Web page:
Initially allied with the Soviet Union after World War II, relations broke down with that entity in the 1960’s and then with the other major communist power – China in 1978. Albania then pursued a policy of self reliance which was to end in disaster. The countries economy totally collapsed and over 6000 citizens were executed for ‘political reasons’.

Democracy came to the country in 1996. Steady reforms since that time have led to Albania’s acceptance within the European community and identification as a unique and historical tourist destination within the area. For the surfer, it is the south western coastline of Albania which offers the most potential and exposure to swell and weather systems emerging from the Mediterranean.

The coastal resort city of Durres offers both the most potential and due to it’s jutting location – manages to shield the northern coastline from all but the most powerful and rarest of swell producing weather systems.


Small day at Durres

Whilst Albania has many stunning beaches in the central coastal region, it is only those with a south westerly aspect that have any real opportunity to catch the swell originating from the Mediterranean. The Adriatic sea itself is no more than 200 miles wide at its widest expanse and thus has no real opportunity to generate a windswell of major interest.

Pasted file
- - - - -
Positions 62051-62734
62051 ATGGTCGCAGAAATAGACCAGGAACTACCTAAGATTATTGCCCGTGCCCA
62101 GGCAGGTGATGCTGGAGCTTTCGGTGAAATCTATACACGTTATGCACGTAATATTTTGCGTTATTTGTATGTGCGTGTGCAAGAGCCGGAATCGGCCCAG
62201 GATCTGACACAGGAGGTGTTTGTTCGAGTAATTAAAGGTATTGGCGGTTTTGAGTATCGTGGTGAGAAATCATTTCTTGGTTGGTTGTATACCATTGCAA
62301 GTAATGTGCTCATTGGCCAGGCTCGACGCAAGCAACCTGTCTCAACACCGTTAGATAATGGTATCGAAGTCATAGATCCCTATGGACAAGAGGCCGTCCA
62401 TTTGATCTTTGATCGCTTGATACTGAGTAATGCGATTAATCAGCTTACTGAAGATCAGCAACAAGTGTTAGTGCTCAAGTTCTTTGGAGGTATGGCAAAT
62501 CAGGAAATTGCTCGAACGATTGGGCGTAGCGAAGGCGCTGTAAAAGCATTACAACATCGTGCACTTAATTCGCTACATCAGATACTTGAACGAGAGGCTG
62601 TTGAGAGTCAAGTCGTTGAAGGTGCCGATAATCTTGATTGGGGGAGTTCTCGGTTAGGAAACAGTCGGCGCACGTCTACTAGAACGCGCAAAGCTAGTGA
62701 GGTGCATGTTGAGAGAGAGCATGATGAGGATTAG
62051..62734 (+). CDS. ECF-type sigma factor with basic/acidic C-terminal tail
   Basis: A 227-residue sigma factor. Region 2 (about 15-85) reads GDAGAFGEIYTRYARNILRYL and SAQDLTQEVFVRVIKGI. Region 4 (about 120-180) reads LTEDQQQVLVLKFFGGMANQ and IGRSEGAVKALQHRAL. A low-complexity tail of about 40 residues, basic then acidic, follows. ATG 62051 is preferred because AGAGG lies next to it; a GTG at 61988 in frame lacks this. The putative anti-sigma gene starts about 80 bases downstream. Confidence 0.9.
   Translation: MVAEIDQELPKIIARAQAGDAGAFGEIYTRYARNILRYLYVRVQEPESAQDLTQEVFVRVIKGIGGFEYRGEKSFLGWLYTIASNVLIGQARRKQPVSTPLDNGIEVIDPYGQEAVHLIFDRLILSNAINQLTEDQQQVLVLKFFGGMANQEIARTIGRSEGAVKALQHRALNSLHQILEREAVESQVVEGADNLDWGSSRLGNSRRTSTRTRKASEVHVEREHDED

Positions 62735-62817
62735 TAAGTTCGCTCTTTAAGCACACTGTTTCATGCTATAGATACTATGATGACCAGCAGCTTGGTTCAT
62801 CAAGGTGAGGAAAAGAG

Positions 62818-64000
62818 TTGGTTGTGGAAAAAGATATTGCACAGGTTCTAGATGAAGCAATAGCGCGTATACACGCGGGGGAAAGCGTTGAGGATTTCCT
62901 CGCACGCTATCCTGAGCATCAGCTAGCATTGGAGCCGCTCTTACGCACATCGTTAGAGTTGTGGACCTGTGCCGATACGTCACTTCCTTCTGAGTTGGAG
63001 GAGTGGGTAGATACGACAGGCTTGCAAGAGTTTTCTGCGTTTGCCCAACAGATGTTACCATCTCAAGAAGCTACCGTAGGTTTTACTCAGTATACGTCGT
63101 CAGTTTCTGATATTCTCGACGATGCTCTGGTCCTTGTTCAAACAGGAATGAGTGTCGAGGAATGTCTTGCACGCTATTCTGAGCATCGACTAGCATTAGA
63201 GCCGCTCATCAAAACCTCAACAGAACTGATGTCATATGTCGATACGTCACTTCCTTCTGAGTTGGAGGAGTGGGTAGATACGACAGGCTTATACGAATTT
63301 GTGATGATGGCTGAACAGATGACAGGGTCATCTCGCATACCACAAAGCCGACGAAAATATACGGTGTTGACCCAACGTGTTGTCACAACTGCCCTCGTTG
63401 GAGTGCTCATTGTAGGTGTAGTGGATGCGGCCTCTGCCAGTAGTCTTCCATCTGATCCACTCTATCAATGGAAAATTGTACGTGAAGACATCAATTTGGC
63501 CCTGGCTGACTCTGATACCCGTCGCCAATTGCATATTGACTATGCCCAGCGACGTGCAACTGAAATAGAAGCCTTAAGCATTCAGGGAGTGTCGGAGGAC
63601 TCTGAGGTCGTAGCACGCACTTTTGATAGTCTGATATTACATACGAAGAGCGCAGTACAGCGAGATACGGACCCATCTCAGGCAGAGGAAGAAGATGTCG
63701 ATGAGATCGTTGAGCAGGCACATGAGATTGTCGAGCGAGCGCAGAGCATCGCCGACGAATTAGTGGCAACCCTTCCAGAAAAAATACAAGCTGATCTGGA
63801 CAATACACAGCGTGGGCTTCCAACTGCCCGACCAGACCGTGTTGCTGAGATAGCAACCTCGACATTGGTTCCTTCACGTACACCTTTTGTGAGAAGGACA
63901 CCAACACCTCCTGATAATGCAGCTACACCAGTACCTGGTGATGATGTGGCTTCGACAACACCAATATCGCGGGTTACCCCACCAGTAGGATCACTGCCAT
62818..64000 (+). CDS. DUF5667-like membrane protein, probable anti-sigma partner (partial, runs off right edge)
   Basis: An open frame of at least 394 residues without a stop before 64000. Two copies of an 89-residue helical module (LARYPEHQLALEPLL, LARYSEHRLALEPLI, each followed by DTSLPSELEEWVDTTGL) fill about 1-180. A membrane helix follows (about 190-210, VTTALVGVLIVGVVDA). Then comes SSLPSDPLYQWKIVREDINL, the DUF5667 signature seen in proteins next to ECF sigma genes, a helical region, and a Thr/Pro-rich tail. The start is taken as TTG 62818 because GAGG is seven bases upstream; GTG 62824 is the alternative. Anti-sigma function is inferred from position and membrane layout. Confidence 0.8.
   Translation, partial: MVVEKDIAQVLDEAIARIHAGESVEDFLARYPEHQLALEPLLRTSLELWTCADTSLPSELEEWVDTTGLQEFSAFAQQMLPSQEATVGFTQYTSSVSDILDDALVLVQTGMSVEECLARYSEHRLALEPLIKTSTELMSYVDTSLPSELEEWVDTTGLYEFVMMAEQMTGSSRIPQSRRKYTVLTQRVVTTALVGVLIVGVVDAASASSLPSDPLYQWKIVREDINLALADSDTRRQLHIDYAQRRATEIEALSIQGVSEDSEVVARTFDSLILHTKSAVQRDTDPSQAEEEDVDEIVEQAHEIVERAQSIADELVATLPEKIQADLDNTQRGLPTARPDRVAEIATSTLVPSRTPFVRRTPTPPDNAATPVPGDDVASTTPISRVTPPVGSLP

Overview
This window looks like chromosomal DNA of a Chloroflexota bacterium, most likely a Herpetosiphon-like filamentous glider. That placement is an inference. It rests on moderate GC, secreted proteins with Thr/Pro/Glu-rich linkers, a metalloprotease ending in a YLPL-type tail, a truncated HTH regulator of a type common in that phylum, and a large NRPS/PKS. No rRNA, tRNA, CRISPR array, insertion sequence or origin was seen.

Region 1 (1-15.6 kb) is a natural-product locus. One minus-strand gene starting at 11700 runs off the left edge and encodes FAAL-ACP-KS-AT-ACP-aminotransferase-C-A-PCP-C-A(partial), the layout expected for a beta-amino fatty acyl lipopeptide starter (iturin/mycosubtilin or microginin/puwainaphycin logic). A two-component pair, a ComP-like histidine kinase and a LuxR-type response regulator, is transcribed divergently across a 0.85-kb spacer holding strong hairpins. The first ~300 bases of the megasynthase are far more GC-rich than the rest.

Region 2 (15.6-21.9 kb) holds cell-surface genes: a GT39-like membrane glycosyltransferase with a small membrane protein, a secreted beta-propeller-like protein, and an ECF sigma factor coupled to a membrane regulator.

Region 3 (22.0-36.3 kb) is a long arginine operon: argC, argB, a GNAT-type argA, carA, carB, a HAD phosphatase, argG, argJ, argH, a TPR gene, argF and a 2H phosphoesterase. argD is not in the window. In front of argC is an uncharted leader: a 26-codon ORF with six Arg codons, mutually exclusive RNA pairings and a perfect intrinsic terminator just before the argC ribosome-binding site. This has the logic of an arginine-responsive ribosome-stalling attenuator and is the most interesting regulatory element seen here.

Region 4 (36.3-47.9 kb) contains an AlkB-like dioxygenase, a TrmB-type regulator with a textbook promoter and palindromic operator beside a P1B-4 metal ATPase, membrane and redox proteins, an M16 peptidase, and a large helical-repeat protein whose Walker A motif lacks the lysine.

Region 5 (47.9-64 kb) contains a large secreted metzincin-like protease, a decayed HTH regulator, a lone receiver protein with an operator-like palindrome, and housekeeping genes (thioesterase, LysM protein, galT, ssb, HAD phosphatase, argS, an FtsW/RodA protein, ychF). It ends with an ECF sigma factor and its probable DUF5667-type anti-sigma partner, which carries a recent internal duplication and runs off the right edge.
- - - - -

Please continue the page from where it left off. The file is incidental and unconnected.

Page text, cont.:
The coast south of Vlore is quite rugged with mountains plunging into the sea, beautiful in it’s own right but not conducive to surfing. Between Vlore and Durres, several major rivers empty into the Adriatic and create gently sloping sandbars that react to even the smallest swells. The Vlore river actually empties into the Adriatic just north of the city and offers a quality left hander sandbar in the right conditions.

Tirane is another rivermouth break about 20 kilometres to the north.The smaller beaches away from the rivermouths are just too steep and the colder water reef systems to deep to provide any real surf potential. Further north, the city of Durres is a coastal resort with several man made groynes. Occasionally weather systems can deposit favourable sandbanks around these groynes which can result in 2-3 foot left handers given a favourable southerly swell.